Miraculously, Dunham says she’s heeding the words of Burgin, who effortlessly summarizes everything that’s wrong about her sizing up of OBJ.
Here’s hoping she really is listening. Beckham, for his part, has yet to say a thing. Perhaps he’s scrolling Instagram.
The infuriation continues as Dunham and Schumer rally against the phrase “tramp stamp” and political correctness as a whole before tackling Schumer’s handling of Kurt Metzger, a former Inside Amy Schumer writer whose lengthy online trail includes admissions of choking out an ex-girlfriend. Metzger was most recently in the news over a Facebook post in which he mocked rape victims.
Schumer claims she’s been calling Metzger out for his comments since the start, though appears to have no issue maintaining a professional relationship with him. She took the opportunity to instead question fans for doubting her judgment:
“I get it, and I wasn’t even resentful of the connection. I was resentful of the lack of trust. Like, ‘Have I earned any good will with you guys? Do you believe that I feel that rape victims should be shamed on the internet? Have I built up any sort of good will?'”
Dunham proceeds to completely back her up, bizarrely decrying the language of political correctness. “The other thing that I get really crazy about is this new world in which women aren’t just supposed to be protected from actions, they’re supposed to be protected from language,” she says, as she explicitly rallies against trigger warnings then proceeds to mock rape cases by crafting a faux drama in which Schumer tries to solve a rape only to be ignored.
The whole thing is an ouroboros of stereotypes and goes in directions compelling enough to make even the most distracted reader take issue with the two. The dark horse of out of touch exchanges that caught my eye as a Louisianian comes from Dunham pressing Schumer on a passage in her memoir, The Girl with the Lower Back Tattoo.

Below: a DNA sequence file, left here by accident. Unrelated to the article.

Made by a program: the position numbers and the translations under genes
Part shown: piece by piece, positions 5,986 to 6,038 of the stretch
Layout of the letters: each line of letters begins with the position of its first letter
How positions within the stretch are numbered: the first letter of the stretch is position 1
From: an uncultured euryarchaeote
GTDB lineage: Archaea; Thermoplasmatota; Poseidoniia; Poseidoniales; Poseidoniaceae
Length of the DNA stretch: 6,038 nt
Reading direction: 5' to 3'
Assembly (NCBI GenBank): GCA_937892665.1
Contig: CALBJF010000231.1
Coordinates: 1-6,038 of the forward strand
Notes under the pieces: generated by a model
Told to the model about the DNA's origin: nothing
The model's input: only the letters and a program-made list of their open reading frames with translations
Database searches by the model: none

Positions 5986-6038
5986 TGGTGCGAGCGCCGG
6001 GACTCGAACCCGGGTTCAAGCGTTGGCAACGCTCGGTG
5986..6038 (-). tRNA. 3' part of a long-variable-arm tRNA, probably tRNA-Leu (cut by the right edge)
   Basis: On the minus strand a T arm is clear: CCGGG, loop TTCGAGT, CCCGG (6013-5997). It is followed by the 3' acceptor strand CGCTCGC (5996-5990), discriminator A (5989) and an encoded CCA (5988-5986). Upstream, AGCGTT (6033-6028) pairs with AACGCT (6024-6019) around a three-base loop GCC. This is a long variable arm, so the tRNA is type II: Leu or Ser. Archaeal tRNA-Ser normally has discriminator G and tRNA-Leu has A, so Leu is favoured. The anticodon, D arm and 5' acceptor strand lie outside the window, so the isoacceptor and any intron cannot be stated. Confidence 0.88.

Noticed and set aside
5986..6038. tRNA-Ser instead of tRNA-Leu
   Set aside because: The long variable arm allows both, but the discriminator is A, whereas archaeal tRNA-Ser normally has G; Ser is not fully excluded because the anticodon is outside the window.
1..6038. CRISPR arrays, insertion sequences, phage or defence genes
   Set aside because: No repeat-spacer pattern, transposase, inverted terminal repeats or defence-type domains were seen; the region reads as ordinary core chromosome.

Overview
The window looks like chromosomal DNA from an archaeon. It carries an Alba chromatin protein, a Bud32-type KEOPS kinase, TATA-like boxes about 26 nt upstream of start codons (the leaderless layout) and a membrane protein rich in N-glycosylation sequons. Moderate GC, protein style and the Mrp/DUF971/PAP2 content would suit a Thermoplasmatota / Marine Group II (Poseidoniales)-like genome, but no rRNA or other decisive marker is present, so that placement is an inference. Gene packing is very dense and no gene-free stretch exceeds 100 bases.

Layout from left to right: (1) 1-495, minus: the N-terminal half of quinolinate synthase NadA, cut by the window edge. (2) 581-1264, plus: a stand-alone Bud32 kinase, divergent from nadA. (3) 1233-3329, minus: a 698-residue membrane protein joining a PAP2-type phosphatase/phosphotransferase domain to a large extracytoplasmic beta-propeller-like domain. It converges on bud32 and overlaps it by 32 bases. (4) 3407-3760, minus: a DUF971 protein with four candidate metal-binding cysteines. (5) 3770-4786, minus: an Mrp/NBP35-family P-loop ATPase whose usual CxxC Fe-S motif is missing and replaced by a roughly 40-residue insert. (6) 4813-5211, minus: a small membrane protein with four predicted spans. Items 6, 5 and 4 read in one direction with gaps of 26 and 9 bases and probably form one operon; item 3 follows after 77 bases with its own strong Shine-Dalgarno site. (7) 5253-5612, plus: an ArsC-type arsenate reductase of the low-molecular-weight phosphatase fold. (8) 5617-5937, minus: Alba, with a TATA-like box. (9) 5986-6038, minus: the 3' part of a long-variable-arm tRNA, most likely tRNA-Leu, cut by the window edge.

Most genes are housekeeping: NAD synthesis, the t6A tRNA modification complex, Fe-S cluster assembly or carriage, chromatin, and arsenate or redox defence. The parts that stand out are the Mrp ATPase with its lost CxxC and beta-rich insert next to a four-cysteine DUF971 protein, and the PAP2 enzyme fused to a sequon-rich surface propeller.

Schumer writes about the 2015 Lafayette shooting that claimed the lives of two women and injured others. To her credit, she was a vocal presence in favor of gun control, joining forces with cousin and Sen. Chuck Schumer of New York and also witnessing President Obama sign his executive gun control order with her siblings.
In between listing statistics on gun violence, she writes in The Girl with the Lower Back Tattoo that she was amazed that Obama had seen Trainwreck. She also issues this damning lament, “I wish I could muster the energy to put a clever and sarcastic spin on some of the grave statistics about gun violence in America, but I have to tell you, I just fucking can’t.”
And yet Schumer somehow had it in her to make an aside about Mayci Breaux and Jillian Johnson, briefly praising them while coming down on the underserved. “And it just so happens that they were two of the sweetest angels who have ever lived, you know? It is never some toothless fucking crackhead who gets killed.”
Not only does Schumer rail against addiction, an issue gripping the state of Louisiana so strongly that its drug-induced deaths are considered in the high range by the White House, but her failed joke just makes her promises to Breaux and Johnson look all the more flimsy.
Johnson was a fixture of the community. Breaux’s life was sadly cut short, a LSU honors student with plans to marry her high school sweetheart destroyed in an instant. The fact that Schumer claims in The Girl with the Lower Back Tattoo to be dedicated to fighting for both victims apparently only extends to gun control and only so far at that.
Lafayette Parish and St. Landry Parish—where Johnson and Breaux hailed from respectively—have faced issues of flooding, as has Louisiana’s capital city of Baton Rouge, where LSU is located, and countless other communities. It’s estimated that at least 40,000 homes have been damaged by the storm local headlines dub a “once in a thousand year” occurrence. Schumer’s silence on the issue is deafening.
As of this writing, there have been no apologies from Schumer. On Saturday afternoon, Dunham posted her mea culpa to Instagram about her treatment of Beckham.
There are plenty of ways to help Louisiana flood victims. There’s also an easy way for those unhappy with Dunham and Schumer’s exchange to let them know. All you have to do is hit unsubscribe.